There is no doubt that when a person signs a contract of employment, they have standards to live by. There is also no doubt, that a standard, like public opinion, can change over time. As we evolve, rules must be ALTERed….or we would still be hunting witches in Salem.
Archbishop Alter High School in Kettering, Ohio has a tough path ahead. They are, in reality, placed as the fulcrum in a battle between ‘the Goliath’ and David. In this case, it is the Roman Catholic Archdiocese of Cincinnati that plays the larger role, using contractual words to fire a beloved and highly respected teacher. This teacher was great for Alter for 22 years, and then suddenly, was not. It is in the ‘was not’ that things get uncomfortable. The diocese, like many Catholic institutions, views homosexuals, especially those in legal same-sex relationships, as a fireable offense. And, word of the firing, based on this guideline, has now reached national and international publications. The Roman Catholic Archdiocese of Cincinnati has a mess on its hands.
‘For those looking at the contract as the answer, they are right, it says what it says.’ says Jack Omer, a vocal opponent of the decision and 1998 Alter grad. ‘Now it’s up to the community to come together as one voice to make the dioceses see, it’s the policy that’s wrong.’ he isn’t alone. A letter to the diocese has already garnered 11,000 signatures. There is a Change.org petition you can sign online if you’d to help fight for the right for this teacher to teach.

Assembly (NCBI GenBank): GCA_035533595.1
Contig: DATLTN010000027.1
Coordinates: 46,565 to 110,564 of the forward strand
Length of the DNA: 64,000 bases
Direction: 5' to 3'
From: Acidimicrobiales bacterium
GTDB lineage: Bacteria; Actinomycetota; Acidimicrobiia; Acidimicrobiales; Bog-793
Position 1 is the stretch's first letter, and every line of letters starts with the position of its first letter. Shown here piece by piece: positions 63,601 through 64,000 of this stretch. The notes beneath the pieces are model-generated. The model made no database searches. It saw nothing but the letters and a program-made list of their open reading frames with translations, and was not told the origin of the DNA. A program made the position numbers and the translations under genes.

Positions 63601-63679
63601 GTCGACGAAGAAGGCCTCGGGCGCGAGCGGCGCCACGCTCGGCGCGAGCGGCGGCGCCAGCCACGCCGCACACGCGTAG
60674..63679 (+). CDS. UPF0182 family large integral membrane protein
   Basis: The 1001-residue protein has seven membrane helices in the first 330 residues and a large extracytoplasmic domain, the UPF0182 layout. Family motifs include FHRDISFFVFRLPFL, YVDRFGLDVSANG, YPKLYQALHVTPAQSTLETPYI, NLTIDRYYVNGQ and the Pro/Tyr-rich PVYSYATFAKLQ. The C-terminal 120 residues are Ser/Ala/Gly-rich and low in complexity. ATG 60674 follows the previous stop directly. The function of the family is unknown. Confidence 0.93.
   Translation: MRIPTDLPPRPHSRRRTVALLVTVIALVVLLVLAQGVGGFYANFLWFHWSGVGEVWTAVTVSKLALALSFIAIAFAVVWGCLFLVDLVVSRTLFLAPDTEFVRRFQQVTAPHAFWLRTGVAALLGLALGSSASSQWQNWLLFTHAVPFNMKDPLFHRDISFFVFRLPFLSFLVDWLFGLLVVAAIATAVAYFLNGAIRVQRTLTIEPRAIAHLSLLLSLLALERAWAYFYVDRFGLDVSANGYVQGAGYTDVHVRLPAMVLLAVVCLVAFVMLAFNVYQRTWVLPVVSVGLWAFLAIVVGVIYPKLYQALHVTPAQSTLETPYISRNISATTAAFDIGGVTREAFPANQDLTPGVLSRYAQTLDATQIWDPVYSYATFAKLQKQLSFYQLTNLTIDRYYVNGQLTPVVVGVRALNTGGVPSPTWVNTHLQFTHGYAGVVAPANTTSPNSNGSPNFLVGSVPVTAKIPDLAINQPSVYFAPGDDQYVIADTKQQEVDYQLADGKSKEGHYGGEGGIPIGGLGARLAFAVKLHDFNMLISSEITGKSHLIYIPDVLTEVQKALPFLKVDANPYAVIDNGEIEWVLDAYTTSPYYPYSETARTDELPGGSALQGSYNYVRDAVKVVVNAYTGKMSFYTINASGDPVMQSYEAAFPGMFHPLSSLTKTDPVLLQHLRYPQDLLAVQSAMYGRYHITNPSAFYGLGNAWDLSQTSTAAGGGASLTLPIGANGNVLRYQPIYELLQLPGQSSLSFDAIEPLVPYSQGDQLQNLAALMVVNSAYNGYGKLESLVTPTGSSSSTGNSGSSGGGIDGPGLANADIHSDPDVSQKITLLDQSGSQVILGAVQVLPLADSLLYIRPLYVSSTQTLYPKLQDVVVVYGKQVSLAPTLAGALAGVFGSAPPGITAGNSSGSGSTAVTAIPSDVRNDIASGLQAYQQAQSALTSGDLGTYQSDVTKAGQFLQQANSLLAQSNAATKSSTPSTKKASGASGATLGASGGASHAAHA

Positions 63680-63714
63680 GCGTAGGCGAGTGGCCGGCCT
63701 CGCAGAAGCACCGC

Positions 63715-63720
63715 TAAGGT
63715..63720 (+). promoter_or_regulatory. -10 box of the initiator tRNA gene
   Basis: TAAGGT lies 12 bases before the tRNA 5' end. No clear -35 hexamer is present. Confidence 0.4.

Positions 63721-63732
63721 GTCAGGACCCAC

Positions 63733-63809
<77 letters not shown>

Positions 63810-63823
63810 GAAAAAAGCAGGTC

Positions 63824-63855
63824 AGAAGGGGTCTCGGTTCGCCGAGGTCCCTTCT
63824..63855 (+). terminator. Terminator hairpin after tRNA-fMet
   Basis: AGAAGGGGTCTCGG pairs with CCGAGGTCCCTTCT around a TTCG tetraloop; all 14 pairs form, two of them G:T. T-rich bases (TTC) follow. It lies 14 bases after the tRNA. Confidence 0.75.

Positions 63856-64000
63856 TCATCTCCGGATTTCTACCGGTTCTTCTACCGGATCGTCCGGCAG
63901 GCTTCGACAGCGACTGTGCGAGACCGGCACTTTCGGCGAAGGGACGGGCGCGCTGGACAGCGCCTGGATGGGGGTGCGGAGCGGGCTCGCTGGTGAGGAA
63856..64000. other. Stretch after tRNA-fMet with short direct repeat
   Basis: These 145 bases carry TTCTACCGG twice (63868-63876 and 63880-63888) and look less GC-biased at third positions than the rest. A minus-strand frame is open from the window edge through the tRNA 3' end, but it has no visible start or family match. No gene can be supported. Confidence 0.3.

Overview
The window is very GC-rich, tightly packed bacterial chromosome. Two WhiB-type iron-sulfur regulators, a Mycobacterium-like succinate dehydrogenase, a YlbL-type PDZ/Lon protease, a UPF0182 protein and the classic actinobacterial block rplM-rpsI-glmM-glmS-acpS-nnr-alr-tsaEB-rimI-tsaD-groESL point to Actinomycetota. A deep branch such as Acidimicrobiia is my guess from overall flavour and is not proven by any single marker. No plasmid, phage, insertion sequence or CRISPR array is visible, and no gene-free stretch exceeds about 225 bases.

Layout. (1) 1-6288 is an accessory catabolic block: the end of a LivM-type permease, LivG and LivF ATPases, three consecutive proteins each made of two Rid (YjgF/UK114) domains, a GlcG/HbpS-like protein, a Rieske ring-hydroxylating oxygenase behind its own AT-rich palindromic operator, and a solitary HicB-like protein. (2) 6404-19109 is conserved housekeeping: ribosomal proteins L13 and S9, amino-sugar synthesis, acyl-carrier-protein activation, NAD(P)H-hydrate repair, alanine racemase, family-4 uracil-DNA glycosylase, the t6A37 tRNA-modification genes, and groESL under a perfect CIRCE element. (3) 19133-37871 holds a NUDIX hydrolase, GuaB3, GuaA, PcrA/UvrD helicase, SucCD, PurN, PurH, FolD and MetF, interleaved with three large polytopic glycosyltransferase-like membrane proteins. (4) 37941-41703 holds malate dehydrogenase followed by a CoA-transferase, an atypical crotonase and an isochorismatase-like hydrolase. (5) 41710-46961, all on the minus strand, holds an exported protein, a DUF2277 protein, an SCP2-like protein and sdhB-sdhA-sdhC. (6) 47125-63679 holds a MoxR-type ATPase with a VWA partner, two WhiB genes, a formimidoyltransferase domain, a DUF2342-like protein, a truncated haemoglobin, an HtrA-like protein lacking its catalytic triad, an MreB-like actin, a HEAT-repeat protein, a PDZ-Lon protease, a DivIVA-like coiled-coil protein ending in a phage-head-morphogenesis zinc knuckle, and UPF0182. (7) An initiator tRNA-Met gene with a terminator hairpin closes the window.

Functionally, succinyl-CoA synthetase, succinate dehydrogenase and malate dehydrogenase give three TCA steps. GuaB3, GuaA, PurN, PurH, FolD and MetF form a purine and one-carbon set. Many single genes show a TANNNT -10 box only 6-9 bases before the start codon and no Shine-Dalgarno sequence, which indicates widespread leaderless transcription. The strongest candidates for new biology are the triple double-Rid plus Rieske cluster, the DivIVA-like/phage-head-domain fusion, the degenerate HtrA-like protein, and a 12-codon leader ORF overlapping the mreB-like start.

Brad and Nikki Lawson, whose children attend Alter stated, ‘As parents, we are deeply disappointed that a great teacher is leaving Alter. This action is not in line with how we are raising our children to treat everyone with love and respect. We don’t know the details but we support Alter and we do not believe this was Alter’s decision.’
Many agree. And Alter may be put into a position they did not choose, nor want. For many businesses in the area, it will become hard to support the school, and for Alumni, it will be difficult to defend Alter’s ‘unchosen’ stance.
‘Being gay, or female, or black, or tall is all genetics. I don’t understand why the Catholic Church wants to judge anyone on something genetic. It really makes no sense.’ Omer continues. ‘I think making decisions like this is dangerous. Where does it end? The church should know to stay out of people’s personal lives.’
One area priest, who has asked to remain anonymous, would only state, ‘I believe Jesus would invite all kinds of people, and definitely those being persecuted to his table. That’s what Christianity is all about. The diocese has the right to make rules, but no one has the right to make people feel bad for being the person they were created to be.’
It has definitely left folks with strong feelings. Petitions are scattered on Facebook with hopes of changing minds at the Roman Catholic Archdiocese of Cincinnati.
‘We are very sad that people outside the community can make decisions that so profoundly impact the school and students. That should change.’ The Lawsons added.
A letter popped up on Twitter from an Alter senior Molly Goheen pointing out this great teacher that she learned so much from. Within the letter are quotes from the Bible, which many view as the ultimate book of learning. She points out Romans 2.11 “For God Does Not Show favoritism,” making not one child of God superior to another. Yes, well….
Like so many decisions based in black and white religious views, the results are mostly painful. A good teacher loses a job. A revered high school’s reputation takes a hit. Christianity, and organized religion, again lose followers. And for what? For what?
There isn’t one of us who doesn’t understand it. Yep, it’s a rule. Yep, they have the right….but as Omer put it ‘Just because you can, doesn’t mean you should!’
In a divided, highly political time in our history, sometimes the best decisions come through kindness…which in turn, will lead to honor.